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  • Alex Swift

GIGS THAT CHANGED MY LIFE: Iron Maiden, Cardiff Motorpoint Arena, 1st August 2011



Iron Maiden have been one of my favourite metal acts for a very long time, although my love of them was strengthened by the experience of finally seeing them live!


I adore the 80s output – 'Number of the Beast', 'Powerslave', and 'Seventh Son of a Seventh Son' to name a few, are staples in my record collection. Although later works follow closely in my estimations: 'Brave New World', 'A Matter of Life and Death', and of course 'The Final Frontier' – the album they were touring at the time! I can actually say with certainty that I don’t feel that Maiden has a solitary bad record in their catalogue – I’ll even defend their 90's material if you get me talking about them for long enough!


Much to the ire of certain family members who are from a traditional metal background, and regard Maiden as ‘the start of the scene getting silly’, I’d spent months insisting they buy me tickets to the concert. In fact, the gig had actually reached sold-out status by the time they’d agreed on the precondition that they didn’t have to come. My hopes pinned on social media, I wasted no time in snapping up the first offer that appeared. The day of the gig I spent the day rehearsing Iron Maidens melodies, trying and failing to impersonate Bruce Dickinson’s distinctive ‘air raid siren’ howl.


Come the hour of doors opening, I was tense with excitement. I walked in just as Airborne was creating a fantastic impression with their vivacious blend of huge choruses with astounding riffs. They earned my respect as they held a toast to the crew members who made the show possible. I remember that moment ‘cause despite being one of the largest shows I’ve ever been to in terms of scale and significance, the huge scale and theatrical production, artistry, and sound design speak of a collective endeavour from a family of fans, crew members and musicians – which come together in service of making ‘Maiden one of the best bands in the world.


‘Doctor, Doctor, Please…’ those infamous lines from UFO which begin many a show from Steve Harris and co. acted as a rallying cry as the first collective sing of the night ensued. As the blood-red curtain fell, an otherworldly scene presented itself. The lighting rig which hovered above the stage was designed as a spaceship. The vast, detailed nature of the design, as well as the lights which swept the audience and the performers as if in anticipation of alien abduction, immersed me in a sense of cosmic exquisiteness.


‘Scream for me, Cardiff’’ Bruce Dickinson howled numerous times throughout the show, the grandeur, and vigour of everyone on stage, inspiring the already enthused audience. Feeding off the energy emanating from the crowd they charged through fast moments – ‘Eldorado’, ‘2 Minutes to Midnight’, ‘The Wicker Man’, all the time running between and jumping from the towers and podiums which adorned the stage. There was many a contemplative moment as well - a speech from Dickinson decrying discrimination and championing the metal community, preceded ‘Blood Brothers’ and ‘Fear of the Dark’ – unifying moments which allowed everyone there to sing in harmony, conscious that they are a family.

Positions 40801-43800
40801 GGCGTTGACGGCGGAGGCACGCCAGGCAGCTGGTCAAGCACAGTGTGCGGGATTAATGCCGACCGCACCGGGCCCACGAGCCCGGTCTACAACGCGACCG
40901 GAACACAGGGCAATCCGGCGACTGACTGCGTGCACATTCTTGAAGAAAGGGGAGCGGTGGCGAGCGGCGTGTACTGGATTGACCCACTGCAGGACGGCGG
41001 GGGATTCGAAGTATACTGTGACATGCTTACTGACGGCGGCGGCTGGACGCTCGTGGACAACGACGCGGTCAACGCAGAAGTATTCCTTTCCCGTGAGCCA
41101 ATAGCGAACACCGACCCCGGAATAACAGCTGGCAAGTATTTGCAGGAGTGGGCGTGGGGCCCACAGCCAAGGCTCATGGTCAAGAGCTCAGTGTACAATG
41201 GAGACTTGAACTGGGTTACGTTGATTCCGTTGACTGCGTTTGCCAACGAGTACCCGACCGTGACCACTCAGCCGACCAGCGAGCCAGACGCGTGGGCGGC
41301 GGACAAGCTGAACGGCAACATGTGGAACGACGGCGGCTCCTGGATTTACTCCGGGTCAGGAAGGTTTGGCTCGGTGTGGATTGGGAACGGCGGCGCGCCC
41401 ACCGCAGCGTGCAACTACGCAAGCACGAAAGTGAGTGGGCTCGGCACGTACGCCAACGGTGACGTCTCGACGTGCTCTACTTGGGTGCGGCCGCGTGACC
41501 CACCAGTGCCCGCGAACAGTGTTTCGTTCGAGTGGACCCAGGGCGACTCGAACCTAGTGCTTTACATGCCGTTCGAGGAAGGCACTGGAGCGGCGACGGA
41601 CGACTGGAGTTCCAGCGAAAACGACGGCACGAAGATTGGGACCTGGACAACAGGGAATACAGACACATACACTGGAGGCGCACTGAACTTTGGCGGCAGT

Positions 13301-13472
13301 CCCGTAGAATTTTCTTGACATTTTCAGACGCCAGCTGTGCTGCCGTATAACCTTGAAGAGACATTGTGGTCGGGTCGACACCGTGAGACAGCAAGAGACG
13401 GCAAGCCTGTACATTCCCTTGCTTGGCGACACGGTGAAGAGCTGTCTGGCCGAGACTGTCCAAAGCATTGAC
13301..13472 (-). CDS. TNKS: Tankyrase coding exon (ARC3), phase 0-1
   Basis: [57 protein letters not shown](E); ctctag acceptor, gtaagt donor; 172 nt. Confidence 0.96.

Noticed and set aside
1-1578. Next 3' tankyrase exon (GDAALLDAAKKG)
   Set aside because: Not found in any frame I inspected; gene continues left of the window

The Trooper’ and ‘Number of the Beast’ were, of course, standout moments. On the later, the star-studded backdrop fell to reveal a massive figure of Eddie’ – Iron Maidens’ monstrous mascot, teeth bared, claws brandished as if charging into battle. Never ones to allow aesthetics to distract from the music, Bruce, bassist Steve, and guitarists Dave, Adrian and Janick strode to the front of the stage – the fact that they can play these at every show, and still show such pride in their creations proves fascinating to me.


As ‘The Evil that Men Do’ and ‘Iron Maiden’ ensued, the figure of Eddie became animated eyes glaring red, its evil form seeming to regard the band and audience menacingly. In the final moments of the later, an alluring red mist flooded the stage, leaving only our frontman on a podium overlooking his audience, a hazy void behind him. “I’m waiting in my cold cell when the bell begins to chime…” sounded the first few lines of ‘Hallowed be thy name’ the sound emanating inspiringly from everyone in the arena.


With the raucous closer of ‘Running Free,’ I was left to contemplate the stunning experience I had just witnessed – I have not seen Iron Maiden since yet hope to again, soon – with whispering of new music on the horizon, I hope to again experience the sense of community and theatricality. Even if that doesn't happen, the gig has given me a lifelong love of them and shaped my music taste in a way that is ceaseless and ever changing.


Immerse yourself in the live Iron Maiden experience with their latest live album 'The Book of Souls: Live Chapter' - stream it here.


Feeling like indulging in the full visual Iron maiden live show during this gig hiatus? Their performance from 2019's Rock in Rio is simply stunning:


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